One instantly associates the best memories of their childhood days being spent with <g data-gr-id="47">school mates</g>, especially if it is at a boarding school. Recalling such pristine moments, the cadets of the erstwhile Prince of Wales Royal Indian Military College now renamed as Rashtriya Indian Military College (RIMC), have gathered their fondest and dearest memories while at the institution, in a collection of nine short stories – Soaring Pines. Each of these tales has a unique storyline which is reminiscent of the time they spent here.
The book gets rolling from the cover itself, which has a beautiful painting of four pine trees in full glory overlooking the school’s most famous landmark – The Martyr’s Memorial. Soaring Pines is third in the series of 10 books planned to commemorate the centenary of the prestigious school scheduled for 2022. The covers of all the three volumes have been lovingly drawn by Dipti Mishra.
There is a fresh perspective penned down by each of the cadet-turned-author in this collection, with each of them offering a different yet interesting and lovable account of the time they have spent at the school.
Ranging from tales of camaraderie and activities varying from attending classes, playing sports and sometimes even managing both of them, the book offers an eclectic mix presented in a unified manner.
The intrinsically imbibed spirit of the royal institution is imbibed in each of the cadets, and each of them narrates the manner in which RIMC has exponentially influenced not only their <g data-gr-id="54">childhood,</g> but also their entire life.
The reader seamlessly follows the tales, as revisiting school memories of their own, as each of the pieces rolls out an honest and very relatable read. Towards the end of each chapter, the cadets have mentioned the details of their stay at RIMC, indicating the batch, name of the House, number of years spent there and which course they have been a part of. <g data-gr-id="50">For <g data-gr-id="51">example</g></g> Sidharth Mishra’s details read as (1089/ Ranjit; 1979-83-115th Course).
In the preface, Colonel Prem Prakash gives his myriad perspective of RIMC from the viewpoint of a cadet, administrative officer and commandant at RIMC. Noted Journalist Sidharth Mishra’s story – namesake of the book’s title – captures the very essence of this entire exercise and the spirit of every Rimcollian – “Always look up and never look down upon something which may not measure to the benchmark you have set.” Mishra, who has also donned the hat of the editor for this book, takes this motto from the noteworthy and historically significant conversation between our former Prime Minister Lal Bahadur Shastri and Pakistan’s President, Field Marshal Mohammed Ayub Khan in Tashkent. Brigadier Jasbir Singh’s Squash by Night, accentuated by his witty writing style encompasses the mischievous innocence we all have possessed as kids. Penned in a <g data-gr-id="61">humourously</g> enlightening manner, Singh narrates the tale of young cadets desire to win the Squash Championship and the vigorous practice they indulge in to make it happen. Weaving intricate details from the past, he is able to recreate the atmosphere each of us can connect to as kids. Brigadier C S Thapa’s starkly honest account in Mission Impossible is a very relatable story for everyone, as we all face the tussle of academics versus sports while growing up. Thapa is able to ignite the emotional <g data-gr-id="68">chord,</g> while recalling his days during this struggle and finally being able to emerge as a winner and an achiever.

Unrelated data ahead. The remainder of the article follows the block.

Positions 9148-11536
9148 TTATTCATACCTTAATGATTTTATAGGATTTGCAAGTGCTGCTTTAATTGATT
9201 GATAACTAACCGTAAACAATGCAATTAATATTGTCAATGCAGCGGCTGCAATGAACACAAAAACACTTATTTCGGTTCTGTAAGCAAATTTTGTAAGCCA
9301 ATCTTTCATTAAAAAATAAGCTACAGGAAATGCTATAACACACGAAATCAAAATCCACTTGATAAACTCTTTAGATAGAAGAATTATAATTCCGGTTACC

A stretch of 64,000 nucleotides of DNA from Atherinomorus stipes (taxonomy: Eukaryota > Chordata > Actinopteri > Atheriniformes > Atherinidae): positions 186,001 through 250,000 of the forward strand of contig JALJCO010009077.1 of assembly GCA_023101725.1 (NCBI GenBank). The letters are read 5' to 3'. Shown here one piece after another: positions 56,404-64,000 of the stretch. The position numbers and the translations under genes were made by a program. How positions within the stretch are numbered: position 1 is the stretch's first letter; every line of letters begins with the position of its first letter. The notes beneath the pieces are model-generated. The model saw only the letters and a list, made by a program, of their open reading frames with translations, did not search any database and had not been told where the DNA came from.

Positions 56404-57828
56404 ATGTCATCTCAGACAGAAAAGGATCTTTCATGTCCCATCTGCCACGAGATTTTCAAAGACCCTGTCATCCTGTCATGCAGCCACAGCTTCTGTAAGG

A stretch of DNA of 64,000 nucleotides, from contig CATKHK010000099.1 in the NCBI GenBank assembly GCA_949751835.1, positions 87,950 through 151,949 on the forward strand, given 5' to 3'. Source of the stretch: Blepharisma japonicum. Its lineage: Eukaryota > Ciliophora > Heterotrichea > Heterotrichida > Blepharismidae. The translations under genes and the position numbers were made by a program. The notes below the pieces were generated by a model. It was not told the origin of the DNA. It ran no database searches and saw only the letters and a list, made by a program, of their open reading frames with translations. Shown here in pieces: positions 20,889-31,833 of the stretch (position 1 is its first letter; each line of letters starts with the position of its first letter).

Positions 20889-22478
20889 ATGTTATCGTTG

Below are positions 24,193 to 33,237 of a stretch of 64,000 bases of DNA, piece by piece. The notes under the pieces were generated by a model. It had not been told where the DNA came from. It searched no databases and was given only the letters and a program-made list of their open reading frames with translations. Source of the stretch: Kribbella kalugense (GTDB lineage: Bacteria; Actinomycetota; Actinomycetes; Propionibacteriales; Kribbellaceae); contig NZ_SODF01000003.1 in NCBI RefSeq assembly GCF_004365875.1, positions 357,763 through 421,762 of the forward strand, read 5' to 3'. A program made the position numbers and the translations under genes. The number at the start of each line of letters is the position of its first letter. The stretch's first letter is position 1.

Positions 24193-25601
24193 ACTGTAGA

Next in line, Commodore N Anil Jose Joseph’s Of the Many Intangibles at RIMC chronicles “Values, character and leadership skills are clearly the foundations…” of a true Rimcollian. Joseph stressed on the amalgamation of various cultures and backgrounds intermixed at the school, despite which all the cadets effortlessly “bonded” with each other. Colonel Ali Ahmed in How I got to Pristina beautifully summarises the contribution of RIMC in his as well as every cadet who has passed from here: “Whether life is about nature or nurture, in both cases I end up owing RIMC much.” Colonel <g data-gr-id="62">Kashik</g> Sircar’s The Old Lang Syne describes how RIMC “changed my life and shaped my future”, he elucidates while tracing his journey from West Bengal to Dehradun when he landed at the school. Colonel Shailender Arya’s interestingly worded account Growing up in the Hills to Conquer the Mountains reminisces their association with the hills and various mountain hike trips undertaken.
Colonel Sanjay <g data-gr-id="56">Kannoth’s</g> tale School Blessed by the Divine <g data-gr-id="60">analyses</g> the very interesting subject of how young minds deal with and perceive the idea of religion while growing up. “The school had a Mandir, a <g data-gr-id="59">Gurudwara</g> and a Mosque. I don’t think I saw God in any of these buildings…” writes <g data-gr-id="57">Kannoth</g> and towards the end he aptly <g data-gr-id="58">summarises</g> the “secular” ethos that RIMC exudes. Lastly, Squadron Leader Mayank Kanungo’s beautifully woven tale The Making of Us explains, how RIMC “is an anthropologist’s delight” as it boasts of the largest diversified gene pool in the country.
The “One cadet per state” policy ensures that each class at RIMC looks like a “mini India”. Kanungo also notes, “for what <g data-gr-id="46">its</g> worth, the Rimcollian bond is simply legendary.”
For someone like me, who studied at Loreto Convent in Lucknow there was an instant affability to these stories developed while reading the book as it immediately takes one down the memory lane. Time flies, our mind rapidly <g data-gr-id="55">grows</g> but the days spent while at school, as significantly described by each Rimcollian, are engraved and embedded in the most deep-seated and pleasant corners of our mind.